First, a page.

In the year 1900, Buber along with his wife Paula Winkler shifted to Berlin where his close friend Gustav Landauer (1870-1919), the anarchist stayed. During the same year, Martin, Paula and their two children left the huge city and moved over to Heppenheim, a small town near Frankfurt, where Martin was employed as an editor. In 1916, Landauer criticized Buber for his public fervor of the German war effort. It regarded Martin from being an aesthetic spiritual social person to a person of philosophy of dialogue. It was then that Martin met Franz Rosenzweig (1886-1929) with whom he built a close intellectual company. With the conclusion of the war, Martin was recruited as a lecturer at the newly formed Jewish adult education center (FreiesjüdischesLehrhaus). Rosenzweig persuaded Buber to take up comprehensive lectures on Jewish religious studies and ethical motives at Frankfurt. Rosenzweig headed Martin by serving the post of Chief Collaborator in the project, which was initiated by Lambert Schneider, a young Christian publisher with a mission to publish a new German translation of the Bible in Hebrew. Until 1937, he worked in Frankfurt after which he moved to Palestine. The remaining part of his life, he taught social philosophy at Jerusalem.
Theodor Herzl did not consider the Jewish religion or culture while stating Zionism, which was in direct conflict with what Buber opined. Instead, Buber stated that Zionism was for the social and spiritual improvement. A year later, Buber got involved in the Jewish Hasidism movement. He was recruited as the editor of ‘Die Welt’, a weekly that was the main paper of the Zionist Movement. Martin Buber was impressed by the way the Hasidic communities valued their religion in their daily ventures. Despite the political concerns, the Hasidim were strong on their values, which Buber had wished Zionists to adopt. Later during 1904, Buber withdrew from the Zionists organizational work and put in dedicated efforts in studying and writing. In the following years, he published many theses including ‘Beiträge zur Geschichte des Individuationsproblems’ (on JakobBöhme and NikolausCusanus).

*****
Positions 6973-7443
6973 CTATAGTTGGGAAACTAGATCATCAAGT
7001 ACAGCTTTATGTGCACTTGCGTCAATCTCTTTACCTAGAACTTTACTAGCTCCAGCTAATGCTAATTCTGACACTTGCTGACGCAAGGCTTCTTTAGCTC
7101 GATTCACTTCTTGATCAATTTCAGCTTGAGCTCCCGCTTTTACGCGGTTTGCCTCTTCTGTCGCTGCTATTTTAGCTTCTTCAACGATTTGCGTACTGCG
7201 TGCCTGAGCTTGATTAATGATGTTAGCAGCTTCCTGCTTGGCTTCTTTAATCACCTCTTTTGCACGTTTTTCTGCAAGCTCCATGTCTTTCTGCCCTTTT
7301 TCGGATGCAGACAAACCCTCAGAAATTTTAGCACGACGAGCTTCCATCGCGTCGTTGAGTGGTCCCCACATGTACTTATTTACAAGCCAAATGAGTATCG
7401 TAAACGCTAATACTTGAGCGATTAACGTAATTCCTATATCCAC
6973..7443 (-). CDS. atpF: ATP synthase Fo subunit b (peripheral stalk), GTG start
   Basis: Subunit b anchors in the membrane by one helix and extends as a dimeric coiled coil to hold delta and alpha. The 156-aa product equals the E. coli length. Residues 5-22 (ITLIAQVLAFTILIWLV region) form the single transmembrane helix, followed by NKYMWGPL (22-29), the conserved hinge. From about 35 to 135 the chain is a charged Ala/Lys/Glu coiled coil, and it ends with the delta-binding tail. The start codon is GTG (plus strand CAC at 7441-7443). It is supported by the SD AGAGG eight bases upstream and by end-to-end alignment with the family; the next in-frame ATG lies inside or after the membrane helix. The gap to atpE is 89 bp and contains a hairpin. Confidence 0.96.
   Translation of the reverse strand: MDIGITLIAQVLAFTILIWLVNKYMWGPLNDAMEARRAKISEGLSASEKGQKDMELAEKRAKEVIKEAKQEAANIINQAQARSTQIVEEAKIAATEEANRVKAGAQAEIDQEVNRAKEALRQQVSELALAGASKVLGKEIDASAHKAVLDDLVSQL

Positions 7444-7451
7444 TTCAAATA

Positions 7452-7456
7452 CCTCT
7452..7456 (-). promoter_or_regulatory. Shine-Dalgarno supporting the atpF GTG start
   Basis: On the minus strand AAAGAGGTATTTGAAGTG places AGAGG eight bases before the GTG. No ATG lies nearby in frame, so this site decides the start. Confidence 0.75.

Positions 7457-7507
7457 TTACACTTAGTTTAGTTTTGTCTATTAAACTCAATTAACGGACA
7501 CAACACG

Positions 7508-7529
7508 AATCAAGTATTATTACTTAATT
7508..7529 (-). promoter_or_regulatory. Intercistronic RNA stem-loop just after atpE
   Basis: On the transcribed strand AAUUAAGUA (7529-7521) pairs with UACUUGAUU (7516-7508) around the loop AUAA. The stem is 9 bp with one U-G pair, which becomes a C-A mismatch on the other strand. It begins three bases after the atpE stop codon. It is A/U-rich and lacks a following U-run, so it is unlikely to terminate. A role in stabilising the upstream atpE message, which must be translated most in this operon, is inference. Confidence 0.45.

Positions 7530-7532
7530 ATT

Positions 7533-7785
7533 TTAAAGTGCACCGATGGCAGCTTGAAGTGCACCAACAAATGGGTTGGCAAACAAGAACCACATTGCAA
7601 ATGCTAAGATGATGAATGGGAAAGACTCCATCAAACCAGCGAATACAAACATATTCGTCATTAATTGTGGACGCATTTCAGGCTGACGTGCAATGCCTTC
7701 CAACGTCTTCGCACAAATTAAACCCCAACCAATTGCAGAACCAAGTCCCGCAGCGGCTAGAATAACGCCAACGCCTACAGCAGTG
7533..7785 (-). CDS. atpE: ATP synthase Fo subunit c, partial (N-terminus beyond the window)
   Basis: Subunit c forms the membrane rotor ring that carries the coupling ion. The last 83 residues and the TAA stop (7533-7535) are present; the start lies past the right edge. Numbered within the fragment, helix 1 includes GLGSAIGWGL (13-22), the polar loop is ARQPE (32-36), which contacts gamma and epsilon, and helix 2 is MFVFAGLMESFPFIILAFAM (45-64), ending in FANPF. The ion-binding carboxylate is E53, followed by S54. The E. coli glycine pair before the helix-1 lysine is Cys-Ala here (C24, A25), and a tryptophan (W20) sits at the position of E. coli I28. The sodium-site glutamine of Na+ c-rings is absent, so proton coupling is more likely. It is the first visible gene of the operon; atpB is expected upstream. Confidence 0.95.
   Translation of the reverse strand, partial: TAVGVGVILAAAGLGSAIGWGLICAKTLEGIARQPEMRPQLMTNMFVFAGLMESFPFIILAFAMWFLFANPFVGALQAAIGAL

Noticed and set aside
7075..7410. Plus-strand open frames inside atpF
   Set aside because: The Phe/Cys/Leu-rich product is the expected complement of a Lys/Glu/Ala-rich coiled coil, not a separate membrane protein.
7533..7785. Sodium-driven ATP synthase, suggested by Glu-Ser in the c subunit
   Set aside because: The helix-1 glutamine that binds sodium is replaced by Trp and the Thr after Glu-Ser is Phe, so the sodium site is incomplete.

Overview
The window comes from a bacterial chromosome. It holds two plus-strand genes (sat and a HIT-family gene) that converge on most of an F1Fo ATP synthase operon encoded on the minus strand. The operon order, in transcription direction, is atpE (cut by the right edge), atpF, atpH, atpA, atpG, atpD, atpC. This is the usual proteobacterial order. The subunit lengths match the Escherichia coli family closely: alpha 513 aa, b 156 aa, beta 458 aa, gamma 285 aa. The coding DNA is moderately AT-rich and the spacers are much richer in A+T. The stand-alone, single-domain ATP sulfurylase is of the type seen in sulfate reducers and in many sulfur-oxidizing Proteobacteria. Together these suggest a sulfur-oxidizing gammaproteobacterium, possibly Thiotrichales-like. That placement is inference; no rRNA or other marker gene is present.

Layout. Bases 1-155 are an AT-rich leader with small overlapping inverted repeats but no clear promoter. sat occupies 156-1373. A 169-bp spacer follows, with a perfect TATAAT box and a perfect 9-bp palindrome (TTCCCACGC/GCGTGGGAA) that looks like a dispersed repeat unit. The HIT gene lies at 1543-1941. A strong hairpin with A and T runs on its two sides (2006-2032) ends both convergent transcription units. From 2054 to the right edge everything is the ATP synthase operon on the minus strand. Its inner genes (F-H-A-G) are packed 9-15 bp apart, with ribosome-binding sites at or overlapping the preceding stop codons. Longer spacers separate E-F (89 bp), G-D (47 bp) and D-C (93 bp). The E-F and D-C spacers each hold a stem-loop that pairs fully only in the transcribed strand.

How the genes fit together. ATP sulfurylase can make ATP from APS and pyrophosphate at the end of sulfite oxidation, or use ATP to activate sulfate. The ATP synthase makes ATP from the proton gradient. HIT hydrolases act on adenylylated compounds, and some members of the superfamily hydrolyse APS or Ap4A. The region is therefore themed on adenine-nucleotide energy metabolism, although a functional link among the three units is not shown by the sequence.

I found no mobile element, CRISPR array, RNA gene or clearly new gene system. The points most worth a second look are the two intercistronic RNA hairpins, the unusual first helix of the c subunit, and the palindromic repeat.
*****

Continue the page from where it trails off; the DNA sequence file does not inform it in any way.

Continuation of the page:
During the period of 1910-1914, Buber indulged in the study of published editions of the mythic texts. After that, he moved from Berlin to Heppenheim in the year 1916. In order to improve the condition of the Eastern European Jews during the World War I, Buber set up the Jewish National Commission. In the year 1923, Martin Buber wrote ‘Ich und Du’, a famous essay that was later translated into English as ‘I and Thou’. He denied making the substantial changes in the essay though he had edited the work. Later, in 1925, he worked in conjunction with Franz Rosenzweig and was involved in interpreting the Hebrew Bible into German. He himself named this process Germanification, as the words those were replaced weren’t intended to be only German but as an equivalent to the meaning of the phrase in the Hebrew original. ‘Die Kreatur’ The Creature, the quarterly, was co-edited by Buber during 1926-1930.
Buber as a Lecturer